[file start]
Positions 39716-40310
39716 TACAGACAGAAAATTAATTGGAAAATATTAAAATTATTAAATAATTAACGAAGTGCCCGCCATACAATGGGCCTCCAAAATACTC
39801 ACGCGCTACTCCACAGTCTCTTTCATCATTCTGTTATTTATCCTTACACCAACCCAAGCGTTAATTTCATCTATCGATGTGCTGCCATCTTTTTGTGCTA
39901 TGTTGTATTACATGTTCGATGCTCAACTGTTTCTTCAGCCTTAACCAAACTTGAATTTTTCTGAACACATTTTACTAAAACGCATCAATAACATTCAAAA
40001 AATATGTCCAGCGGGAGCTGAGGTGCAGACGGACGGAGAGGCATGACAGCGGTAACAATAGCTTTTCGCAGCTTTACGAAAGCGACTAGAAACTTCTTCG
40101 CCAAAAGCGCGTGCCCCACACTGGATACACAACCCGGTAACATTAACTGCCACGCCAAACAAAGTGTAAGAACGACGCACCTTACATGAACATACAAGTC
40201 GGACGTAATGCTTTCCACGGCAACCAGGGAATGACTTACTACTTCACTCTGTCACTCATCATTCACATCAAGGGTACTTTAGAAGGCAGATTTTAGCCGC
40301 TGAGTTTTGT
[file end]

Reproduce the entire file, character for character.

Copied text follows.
Positions 39716-40310
39716 TACAGACAGAAAATTAATTGGAAAATATTAAAATTATTAAATAATTAACGAAGTGCCCGCCATACAATGGGCCTCCAAAATACTC
39801 ACGCGCTACTCCACAGTCTCTTTCATCATTCTGTTATTTATCCTTACACCAACCCAAGCGTTAATTTCATCTATCGATGTGCTGCCATCTTTTTGTGCTA
39901 TGTTGTATTACATGTTCGATGCTCAACTGTTTCTTCAGCCTTAACCAAACTTGAATTTTTCTGAACACATTTTACTAAAACGCATCAATAACATTCAAAA
40001 AATATGTCCAGCGGGAGCTGAGGTGCAGACGGACGGAGAGGCATGACAGCGGTAACAATAGCTTTTCGCAGCTTTACGAAAGCGACTAGAAACTTCTTCG
40101 CCAAAAGCGCGTGCCCCACACTGGATACACAACCCGGTAACATTAACTGCCACGCCAAACAAAGTGTAAGAACGACGCACCTTACATGAACATACAAGTC
40201 GGACGTAATGCTTTCCACGGCAACCAGGGAATGACTTACTACTTCACTCTGTCACTCATCATTCACATCAAGGGTACTTTAGAAGGCAGATTTTAGCCGC
40301 TGAGTTTTGT